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  5. Tips For Keeping Notes And Documentation
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  3. Local Union Presidents and VP's
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  5. Tips For Keeping Notes And Documentation
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Build a well-documented file from the start. If our files are complete it’s a good indication that we are representing our members thoroughly. A complete file will help us determine how to proceed with a case, and if it does end up going to arbitration, a complete file will go a long way to helping us win a case.

Take detailed notes during all interviews. Notes help you remember important facts, compare conflicting information or corroborate similar accounts. They will be important for other representatives who will later be working with the file. Therefore, it’s important that others be able to read your writing!

Be aware that notes with those other than the grievor can be subpoenaed by the employer. Keep your commentary to a minimum.

Writing down what people say tells them that you take your responsibilities seriously. It also encourages them to be factually precise when you ask them to repeat things, so you can record it accurately (or do so using direct quotes). Slowing them down so you can keep up means that they have more time to think about what they’re saying. It may give you more facts and less opinion.

When in doubt about the usefulness of information, write it down anyway. You likely won’t need everything you’ve recorded but it’s better to take it down at the time, rather than to have to go back later when memories might have faded.

At the end of interviews, go over your notes with the interviewee to make sure your notes are accurate. Sign and date your notes, noting that the interviewee verified their accuracy. Ask them person to sign and date them as well. Make sure they know that you are asking them to sign the notes not because you doubt them, but because it makes them more reliable if you end up at arbitration.

Organize the file. The better organized the information, the more useful it will be. Find a system that works for you and develop some logic to the file so it is useful for other representatives at subsequent levels of the grievance procedure. Usually, a summary of the facts and arranging and listing the documents in chronological order (by date) are key to a well-organized file.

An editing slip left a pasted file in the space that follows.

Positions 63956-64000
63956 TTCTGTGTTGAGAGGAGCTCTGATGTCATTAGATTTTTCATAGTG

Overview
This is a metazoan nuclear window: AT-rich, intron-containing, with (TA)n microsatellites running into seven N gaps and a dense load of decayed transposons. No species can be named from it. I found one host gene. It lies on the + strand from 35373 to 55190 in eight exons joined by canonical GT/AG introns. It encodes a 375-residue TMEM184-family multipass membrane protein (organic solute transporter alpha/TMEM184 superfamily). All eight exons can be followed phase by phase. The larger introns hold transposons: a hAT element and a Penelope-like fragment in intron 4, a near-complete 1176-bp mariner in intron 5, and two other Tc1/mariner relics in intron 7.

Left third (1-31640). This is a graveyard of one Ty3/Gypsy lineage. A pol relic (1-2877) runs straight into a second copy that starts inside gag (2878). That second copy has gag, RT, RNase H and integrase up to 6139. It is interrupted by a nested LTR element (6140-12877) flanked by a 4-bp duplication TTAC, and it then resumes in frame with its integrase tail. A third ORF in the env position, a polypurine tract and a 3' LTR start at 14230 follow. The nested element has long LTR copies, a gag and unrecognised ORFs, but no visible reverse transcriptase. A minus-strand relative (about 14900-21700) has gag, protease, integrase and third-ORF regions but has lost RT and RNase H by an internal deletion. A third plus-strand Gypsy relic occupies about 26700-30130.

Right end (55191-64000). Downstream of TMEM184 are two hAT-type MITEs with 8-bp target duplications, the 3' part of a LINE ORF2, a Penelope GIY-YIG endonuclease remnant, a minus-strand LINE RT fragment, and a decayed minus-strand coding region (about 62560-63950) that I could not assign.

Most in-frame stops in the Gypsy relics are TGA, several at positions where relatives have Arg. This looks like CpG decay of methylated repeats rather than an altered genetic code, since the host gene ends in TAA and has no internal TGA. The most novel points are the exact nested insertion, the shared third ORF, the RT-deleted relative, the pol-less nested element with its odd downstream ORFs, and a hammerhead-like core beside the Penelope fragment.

Keep to specified time limits for filing of grievances and appeals. See that the employer replies within the time limits. If they do not answer within the time limits, go forward to the next step, noting on the grievance that the employer missed the limits.

Keep the member informed at all stages as to the progress of his or her grievance.

See that there is a written reply for every written grievance. Sometimes the employer will try to avoid giving a written answer. Insist they do.

Keep the union fact sheet or investigation file separate from the grievance form. The fact sheet gives details of the member’s past record, like warning notices and attendance. It should also include names and addresses of witnesses. The employer should only receive the official grievance form.

A file of grievances and replies should be maintained in the union office. It provides information absolutely necessary for arbitration proceedings and a source of information for the bargaining committee about what contract clauses need to be rewritten and how.

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